Sixteen types of hamsters are known, only a few of them kept as pets. Among them, you can choose among those who are easy to hold, pet and care for, and those who thrill with visual antics. If you have kids, you want one suited to them. The Syrians are best suited to beginners of any age, and smaller ones require a little more caution, care and know-how.
Syrian hamsters are the largest captive hamsters and the most popular choices for hamster pets, according to the Pet Web Site. Also called golden hamsters or standard hamsters, these members of the rodent family are best kept by themselves, as they can be antisocial and aggressive toward members of their own species. Syrian hamsters sometimes reaching lengths of 7 inches. Their size makes them easier for kids to handle than smaller hamsters. Syrian hamsters require less maintenance than other types, too, another reason why they're a good choice for children. Teddy bear hamsters are popular long-haired versions of Syrian hamsters.
Of the two types of dwarf hamsters, the most commonly found as pets are the dwarf Campbell's Russian hamsters. Small and inexpensive, they are social enough to live in pairs. They are quick, and they may nip when annoyed, according to the Pet Web Site, so they are suitable for older children and teenagers. The other type, the dwarf winter white Russian hamster, is similar in disposition to the Campbell's and may not be a good choice for young children. Russian hamsters are nocturnal and most active in the evening, making them a natural choice for students who are at school during daytime hours. Both types of dwarf hamsters may reach a maximum length of 4 inches. It's not that a child can't have a dwarf, but a dwarf is an at-risk first hamster.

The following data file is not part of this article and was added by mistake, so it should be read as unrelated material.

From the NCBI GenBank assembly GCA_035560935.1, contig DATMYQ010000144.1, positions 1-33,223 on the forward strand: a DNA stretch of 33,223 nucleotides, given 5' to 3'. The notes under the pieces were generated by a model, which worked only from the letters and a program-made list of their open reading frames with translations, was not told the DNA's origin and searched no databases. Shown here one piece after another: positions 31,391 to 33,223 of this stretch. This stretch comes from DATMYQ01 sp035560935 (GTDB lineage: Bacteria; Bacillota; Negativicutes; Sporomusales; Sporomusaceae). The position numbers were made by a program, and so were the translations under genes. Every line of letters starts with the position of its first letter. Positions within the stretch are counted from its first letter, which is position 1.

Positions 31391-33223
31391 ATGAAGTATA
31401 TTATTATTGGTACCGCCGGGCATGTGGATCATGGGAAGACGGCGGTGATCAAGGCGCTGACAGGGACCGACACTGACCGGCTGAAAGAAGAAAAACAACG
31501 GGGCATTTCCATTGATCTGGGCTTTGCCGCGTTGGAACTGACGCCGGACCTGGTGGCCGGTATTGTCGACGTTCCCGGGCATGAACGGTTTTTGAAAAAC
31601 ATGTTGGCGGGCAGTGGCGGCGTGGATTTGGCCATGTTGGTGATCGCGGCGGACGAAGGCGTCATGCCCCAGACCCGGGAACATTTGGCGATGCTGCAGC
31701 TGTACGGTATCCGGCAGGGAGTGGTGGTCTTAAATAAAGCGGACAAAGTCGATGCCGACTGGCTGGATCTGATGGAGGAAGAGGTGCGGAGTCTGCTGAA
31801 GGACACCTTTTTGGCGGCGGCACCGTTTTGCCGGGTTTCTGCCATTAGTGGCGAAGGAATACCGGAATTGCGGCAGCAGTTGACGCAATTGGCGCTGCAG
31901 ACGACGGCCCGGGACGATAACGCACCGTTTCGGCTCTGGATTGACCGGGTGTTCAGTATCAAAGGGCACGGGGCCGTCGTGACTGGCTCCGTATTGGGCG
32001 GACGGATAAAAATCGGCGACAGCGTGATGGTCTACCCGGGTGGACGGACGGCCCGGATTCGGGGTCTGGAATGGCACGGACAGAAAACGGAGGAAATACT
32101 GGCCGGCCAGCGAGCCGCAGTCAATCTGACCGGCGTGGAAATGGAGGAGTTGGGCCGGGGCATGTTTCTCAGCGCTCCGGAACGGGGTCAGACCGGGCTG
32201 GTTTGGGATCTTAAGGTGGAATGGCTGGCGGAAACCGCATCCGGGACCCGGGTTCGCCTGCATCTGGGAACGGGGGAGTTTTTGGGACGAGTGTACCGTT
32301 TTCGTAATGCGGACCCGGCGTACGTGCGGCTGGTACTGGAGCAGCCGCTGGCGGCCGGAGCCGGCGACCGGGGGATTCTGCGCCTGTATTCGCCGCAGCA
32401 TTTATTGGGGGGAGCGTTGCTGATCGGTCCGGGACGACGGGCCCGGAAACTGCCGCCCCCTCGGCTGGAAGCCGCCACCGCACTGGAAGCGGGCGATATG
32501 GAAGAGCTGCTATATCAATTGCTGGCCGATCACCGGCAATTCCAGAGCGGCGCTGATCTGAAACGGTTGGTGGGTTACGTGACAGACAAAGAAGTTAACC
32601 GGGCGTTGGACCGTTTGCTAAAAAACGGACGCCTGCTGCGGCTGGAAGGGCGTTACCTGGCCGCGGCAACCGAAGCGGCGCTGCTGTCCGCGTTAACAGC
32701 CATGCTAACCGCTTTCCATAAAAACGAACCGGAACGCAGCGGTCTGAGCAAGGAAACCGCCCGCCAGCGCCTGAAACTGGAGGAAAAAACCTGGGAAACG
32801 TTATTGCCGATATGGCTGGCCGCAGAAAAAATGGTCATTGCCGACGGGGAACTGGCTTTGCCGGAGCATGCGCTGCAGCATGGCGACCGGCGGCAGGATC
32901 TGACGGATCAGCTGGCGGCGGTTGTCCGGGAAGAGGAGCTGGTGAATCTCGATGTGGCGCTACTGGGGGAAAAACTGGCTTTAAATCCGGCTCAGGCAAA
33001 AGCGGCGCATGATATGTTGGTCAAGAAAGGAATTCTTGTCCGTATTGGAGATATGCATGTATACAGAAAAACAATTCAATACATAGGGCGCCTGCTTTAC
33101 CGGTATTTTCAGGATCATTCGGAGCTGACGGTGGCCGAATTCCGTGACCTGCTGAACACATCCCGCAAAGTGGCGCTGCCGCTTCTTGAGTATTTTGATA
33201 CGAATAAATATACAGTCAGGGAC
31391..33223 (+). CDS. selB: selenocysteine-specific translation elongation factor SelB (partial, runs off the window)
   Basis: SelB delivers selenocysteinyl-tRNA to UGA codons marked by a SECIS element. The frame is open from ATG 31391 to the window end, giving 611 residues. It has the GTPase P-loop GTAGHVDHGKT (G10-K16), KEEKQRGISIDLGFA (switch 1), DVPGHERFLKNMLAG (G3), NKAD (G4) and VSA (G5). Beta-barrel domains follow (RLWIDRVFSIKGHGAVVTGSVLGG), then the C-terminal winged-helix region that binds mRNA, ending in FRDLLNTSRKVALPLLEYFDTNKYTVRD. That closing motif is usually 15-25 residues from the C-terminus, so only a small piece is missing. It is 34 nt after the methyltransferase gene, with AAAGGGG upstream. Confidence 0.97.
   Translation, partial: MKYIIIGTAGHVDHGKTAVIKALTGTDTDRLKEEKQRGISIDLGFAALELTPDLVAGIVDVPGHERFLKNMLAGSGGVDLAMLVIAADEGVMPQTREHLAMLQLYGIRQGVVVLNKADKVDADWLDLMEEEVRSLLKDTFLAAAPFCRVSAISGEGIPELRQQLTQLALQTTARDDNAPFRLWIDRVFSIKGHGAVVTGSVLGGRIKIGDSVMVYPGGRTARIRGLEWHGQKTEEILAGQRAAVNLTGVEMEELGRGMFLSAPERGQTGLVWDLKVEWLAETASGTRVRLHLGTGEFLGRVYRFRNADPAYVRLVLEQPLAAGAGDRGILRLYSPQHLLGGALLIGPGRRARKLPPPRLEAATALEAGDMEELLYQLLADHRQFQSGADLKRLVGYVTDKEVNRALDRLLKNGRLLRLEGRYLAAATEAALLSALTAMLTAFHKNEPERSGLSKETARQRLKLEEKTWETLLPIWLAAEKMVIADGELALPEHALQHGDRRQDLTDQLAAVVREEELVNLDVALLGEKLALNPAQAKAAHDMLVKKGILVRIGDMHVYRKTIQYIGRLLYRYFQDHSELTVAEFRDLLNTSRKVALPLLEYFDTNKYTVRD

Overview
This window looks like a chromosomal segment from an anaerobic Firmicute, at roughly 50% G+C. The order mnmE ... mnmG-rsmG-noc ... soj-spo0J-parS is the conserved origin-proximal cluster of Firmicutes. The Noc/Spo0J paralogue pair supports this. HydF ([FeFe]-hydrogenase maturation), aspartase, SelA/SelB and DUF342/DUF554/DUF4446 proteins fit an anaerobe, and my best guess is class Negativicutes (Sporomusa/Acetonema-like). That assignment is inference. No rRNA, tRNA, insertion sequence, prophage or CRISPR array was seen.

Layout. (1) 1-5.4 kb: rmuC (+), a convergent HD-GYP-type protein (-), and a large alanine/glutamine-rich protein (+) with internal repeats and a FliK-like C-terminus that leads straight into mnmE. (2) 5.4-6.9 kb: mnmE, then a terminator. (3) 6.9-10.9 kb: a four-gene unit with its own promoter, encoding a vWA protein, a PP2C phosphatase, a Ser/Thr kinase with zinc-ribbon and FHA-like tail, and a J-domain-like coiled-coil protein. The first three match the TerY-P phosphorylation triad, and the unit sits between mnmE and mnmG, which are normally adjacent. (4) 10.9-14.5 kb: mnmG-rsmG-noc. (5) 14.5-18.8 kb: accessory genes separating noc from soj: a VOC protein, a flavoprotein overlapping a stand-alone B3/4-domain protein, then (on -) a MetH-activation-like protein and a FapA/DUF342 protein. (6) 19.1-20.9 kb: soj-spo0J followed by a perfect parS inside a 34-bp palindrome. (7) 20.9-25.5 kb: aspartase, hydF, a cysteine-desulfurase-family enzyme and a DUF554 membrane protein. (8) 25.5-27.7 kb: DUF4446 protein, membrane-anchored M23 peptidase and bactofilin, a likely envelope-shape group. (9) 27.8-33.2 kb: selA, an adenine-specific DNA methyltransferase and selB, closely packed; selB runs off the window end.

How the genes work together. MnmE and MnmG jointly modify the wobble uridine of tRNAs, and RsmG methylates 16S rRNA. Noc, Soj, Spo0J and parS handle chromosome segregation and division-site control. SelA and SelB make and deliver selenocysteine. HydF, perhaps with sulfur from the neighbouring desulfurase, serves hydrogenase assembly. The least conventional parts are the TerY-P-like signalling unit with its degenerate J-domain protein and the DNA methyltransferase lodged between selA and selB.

Roborovski hamsters are the newest hamsters to be domesticated. They are not widely kept as pets due to their unwillingness to be handled. The smallest of the popular hamster breeds, they grow to only 2 inches in length. Though they are more fascinating to observe than to play with, they rarely nip and have gentle dispositions, according to a Doctors Foster and Smith website. They are social hamsters if they're kept with others from birth, but they don't make friends well. Their life spans of 3 to 3 1/2 years make them the longest-lived of the domestic hamsters.
Chinese hamsters, also known as striped hamsters, are uncommon as pets due to breeding difficulties. They look very much like their mouse cousins. They are quite timid and very fast, preferring large spaces to live and hide in. Their slender bodies can reach 12 centimeters in length and their life spans can range from 2 1/2 to 3 years. Chinese hamsters are not sociable with others of their kind, but are good-natured toward their human caretakers, according to Doctors Foster and Smith.
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